Monthly Archives: May 2016

Medbiq xAPI workshop

At the annual Medbiquitous Conference in Baltimore, OpenLabyrinth provided the underpinnings for a workshop demonstrating the capabilities of the Experience API (xAPI).

Medbiq xAPI workshop team Using a simple Arduino computer, the team of Ellen Meiselman, Corey Albersworth, David Topps and Corey Wirun were able to track the stress levels of workshop participants as they played a very challenging series of OpenLabyrinth mini-cases. Sensors on the Arduino continuously measured heart rate and galvanic skin response which, even on these cheap ($30) kits, were easily sensitive enough to detect subtle changes in stress levels.

We intentionally set a very tight set of timers on the case series so that participants were increasingly pushed to make very rapid decisions. The data from the sensors were collected in our GrassBlade LRS, along with xAPI statements from our OpenLabyrinth cases.

Seeing such simple technology providing quite sophisticated tracking of learner stress levels prompted a lot of vigorous discussion in the workshop on how such activity metrics can be used in other ways.

We really appreciate the collaboration and help we received from the xAPI community in pulling this workshop together. We had naively thought that, since both Arduino and xAPI are simple to work with, this would be a nice quick effort. Corey A ran into a lot of tiny but time consuming quirks and put in many hours in getting this all to work smoothly.

We especially want to acknowledge the detailed help we received from Pankaj Agrawal (GrassBlade LRS) and Andrew Downes (Watershed LRS) for their patience and troubleshooting. For some parts of the project, we had some quite sophisticated statement pulls from GrassBlade to Watershed, due to the collaboration of these folks. It really showed us how much more you can achieve by blending the capabilities of these various devices and platforms,  using xAPI.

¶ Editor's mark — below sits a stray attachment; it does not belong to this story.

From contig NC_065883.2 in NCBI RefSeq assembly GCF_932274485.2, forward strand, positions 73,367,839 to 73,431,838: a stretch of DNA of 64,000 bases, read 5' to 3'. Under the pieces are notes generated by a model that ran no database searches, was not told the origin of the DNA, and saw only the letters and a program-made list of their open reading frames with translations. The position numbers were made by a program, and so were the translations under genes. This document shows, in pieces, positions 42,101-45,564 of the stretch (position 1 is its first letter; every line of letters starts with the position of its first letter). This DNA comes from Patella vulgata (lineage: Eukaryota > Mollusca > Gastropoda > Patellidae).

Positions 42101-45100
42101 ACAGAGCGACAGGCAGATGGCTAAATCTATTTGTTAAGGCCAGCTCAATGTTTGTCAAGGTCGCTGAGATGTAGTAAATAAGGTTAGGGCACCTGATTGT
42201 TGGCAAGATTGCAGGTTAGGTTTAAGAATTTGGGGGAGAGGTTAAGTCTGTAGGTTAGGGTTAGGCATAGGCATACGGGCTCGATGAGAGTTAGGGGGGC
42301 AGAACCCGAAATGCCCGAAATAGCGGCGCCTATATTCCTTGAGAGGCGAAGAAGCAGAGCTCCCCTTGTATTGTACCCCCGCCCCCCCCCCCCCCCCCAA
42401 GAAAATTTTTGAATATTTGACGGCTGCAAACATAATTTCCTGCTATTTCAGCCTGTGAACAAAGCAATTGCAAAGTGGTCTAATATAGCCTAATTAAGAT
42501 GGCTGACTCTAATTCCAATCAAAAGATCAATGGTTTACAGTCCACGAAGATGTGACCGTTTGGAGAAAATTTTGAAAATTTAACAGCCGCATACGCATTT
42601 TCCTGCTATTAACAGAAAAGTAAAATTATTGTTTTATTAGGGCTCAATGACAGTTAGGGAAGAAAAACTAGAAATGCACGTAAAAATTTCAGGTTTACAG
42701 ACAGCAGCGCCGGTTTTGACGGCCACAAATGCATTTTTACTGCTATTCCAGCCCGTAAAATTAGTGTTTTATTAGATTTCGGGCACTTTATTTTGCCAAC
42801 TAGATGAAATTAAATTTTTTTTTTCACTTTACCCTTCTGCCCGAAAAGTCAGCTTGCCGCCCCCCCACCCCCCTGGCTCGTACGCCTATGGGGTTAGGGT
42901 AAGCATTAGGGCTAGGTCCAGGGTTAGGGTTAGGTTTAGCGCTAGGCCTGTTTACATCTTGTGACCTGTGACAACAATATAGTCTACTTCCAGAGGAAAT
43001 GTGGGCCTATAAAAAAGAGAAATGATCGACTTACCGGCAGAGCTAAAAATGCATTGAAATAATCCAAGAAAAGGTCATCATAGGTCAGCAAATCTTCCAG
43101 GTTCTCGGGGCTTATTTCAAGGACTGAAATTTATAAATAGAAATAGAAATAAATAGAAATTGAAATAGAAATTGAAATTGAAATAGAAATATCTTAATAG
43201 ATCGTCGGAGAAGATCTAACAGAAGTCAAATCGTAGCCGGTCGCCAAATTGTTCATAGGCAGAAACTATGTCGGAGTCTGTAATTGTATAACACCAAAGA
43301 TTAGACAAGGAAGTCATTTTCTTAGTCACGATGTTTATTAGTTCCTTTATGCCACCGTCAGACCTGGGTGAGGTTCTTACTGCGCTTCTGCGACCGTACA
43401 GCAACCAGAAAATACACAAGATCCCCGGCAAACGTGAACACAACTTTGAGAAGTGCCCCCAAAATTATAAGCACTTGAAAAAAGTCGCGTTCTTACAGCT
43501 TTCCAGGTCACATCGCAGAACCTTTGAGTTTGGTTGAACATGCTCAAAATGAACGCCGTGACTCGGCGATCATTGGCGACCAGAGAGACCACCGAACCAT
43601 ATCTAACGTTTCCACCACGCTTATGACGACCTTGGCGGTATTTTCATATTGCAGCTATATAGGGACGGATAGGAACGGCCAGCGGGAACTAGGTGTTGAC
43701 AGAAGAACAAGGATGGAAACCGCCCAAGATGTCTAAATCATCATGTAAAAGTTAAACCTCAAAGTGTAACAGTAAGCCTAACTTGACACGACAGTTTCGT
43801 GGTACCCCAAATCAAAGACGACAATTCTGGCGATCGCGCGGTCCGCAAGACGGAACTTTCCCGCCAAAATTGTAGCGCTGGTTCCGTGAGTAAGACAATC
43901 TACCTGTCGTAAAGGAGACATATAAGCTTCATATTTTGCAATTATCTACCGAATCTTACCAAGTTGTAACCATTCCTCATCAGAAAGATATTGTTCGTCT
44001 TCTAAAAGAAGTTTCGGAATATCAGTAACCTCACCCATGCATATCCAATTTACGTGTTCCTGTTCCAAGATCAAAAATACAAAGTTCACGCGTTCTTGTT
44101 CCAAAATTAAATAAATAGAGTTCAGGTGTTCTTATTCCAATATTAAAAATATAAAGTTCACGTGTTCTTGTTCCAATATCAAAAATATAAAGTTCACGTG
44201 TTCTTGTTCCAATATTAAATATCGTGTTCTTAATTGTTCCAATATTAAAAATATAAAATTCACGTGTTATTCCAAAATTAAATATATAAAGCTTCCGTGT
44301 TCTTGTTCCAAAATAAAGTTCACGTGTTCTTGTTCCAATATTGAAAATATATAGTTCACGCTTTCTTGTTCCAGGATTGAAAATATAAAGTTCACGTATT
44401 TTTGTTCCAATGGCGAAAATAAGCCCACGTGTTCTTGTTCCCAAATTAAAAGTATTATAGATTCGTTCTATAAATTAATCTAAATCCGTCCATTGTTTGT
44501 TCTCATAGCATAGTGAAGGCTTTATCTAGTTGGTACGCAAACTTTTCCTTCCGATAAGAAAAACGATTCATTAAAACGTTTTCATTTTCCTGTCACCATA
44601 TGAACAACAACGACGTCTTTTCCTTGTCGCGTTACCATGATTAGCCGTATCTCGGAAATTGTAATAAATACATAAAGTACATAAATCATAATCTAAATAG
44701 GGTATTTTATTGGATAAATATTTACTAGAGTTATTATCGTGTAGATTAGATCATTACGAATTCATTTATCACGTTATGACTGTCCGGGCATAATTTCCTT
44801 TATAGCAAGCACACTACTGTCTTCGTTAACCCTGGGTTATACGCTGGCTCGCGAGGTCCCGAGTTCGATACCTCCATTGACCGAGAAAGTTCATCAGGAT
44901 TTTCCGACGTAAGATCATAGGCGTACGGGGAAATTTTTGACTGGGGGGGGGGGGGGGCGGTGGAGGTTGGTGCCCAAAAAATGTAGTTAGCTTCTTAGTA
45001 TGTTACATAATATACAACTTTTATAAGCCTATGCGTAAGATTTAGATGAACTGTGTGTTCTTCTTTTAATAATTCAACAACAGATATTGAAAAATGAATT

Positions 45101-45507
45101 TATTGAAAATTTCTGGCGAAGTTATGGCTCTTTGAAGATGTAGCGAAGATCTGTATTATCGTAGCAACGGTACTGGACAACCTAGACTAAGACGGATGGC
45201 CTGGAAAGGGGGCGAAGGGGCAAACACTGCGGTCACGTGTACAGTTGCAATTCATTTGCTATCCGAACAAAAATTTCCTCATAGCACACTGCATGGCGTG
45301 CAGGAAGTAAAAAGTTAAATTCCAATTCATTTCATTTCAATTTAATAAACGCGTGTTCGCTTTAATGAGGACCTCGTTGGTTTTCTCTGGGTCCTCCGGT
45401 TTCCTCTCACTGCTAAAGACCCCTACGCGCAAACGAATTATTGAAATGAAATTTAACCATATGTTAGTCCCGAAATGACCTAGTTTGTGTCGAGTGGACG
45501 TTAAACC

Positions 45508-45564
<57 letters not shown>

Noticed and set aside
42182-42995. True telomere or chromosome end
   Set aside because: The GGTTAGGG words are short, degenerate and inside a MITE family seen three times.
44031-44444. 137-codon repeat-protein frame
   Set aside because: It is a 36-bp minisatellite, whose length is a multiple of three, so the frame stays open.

OpenLabyrinth officially recognized as TinCan/xAPI Adopter

More on the xAPI stuff… and perhaps a wee bit of clarification about terminology.

OpenLabyrinth was just admitted to the official group of Tin Can Adopters:

Adopters

Tin Can API was the original name given by Rustici Software. It is now more properly known as the Experience API or xAPI but many still call it Tin Can. It is the same thing and the terms are synonymous. Advanced Distributed Learning (ADL) was the group who first commissioned the development of xAPI by Rustici so I guess they get to name it.

But most importantly, the API will remain open and non-proprietary.

More xAPI stuff from OpenLabyrinth

Our work with activity metrics and the Experience API (xAPI) continues apace with the OpenLabyrinth platform. We have been able to integrate xAPI statements into our CURIOS video mashup tool.

Now when you insert a video mashup into one of our OpenLabyrinth cases, you can track how your users are using your videos, which bits they watch and replay again.

This will dovetail nicely with some of the xAPI features that we can now access with the H5P widgets. It will also allow us to track activities across a widening range of educational activities.

OpenLabyrinth has H5P widgets

A couple of weeks ago, we described how we were using H5P widgets here on our WordPress web site. Well, now we also have them fully integrated into OpenLabyrinth itself.

H5P logo

So, what’s the big deal, I hear you say…well, it means that we now have access to a whole new way of interacting with our users. It makes our nodes and pages much richer, with some nicely crafted HTML5 interactive content.

There are many pre-built H5P widgets on their main web site, which you can then easily modify to include your own content. We won’t bore you with descriptions of everything they have because H5P does it better. But the really cool part is that you can download H5P widgets from other web sites and insert them into your own cases and pages.

Given the interest in our recent work on Activity Metrics and xAPI, we are also delighted that H5P widgets provide xAPI tracking. So you can study how your learners interact with your widgets and cases in even greater detail.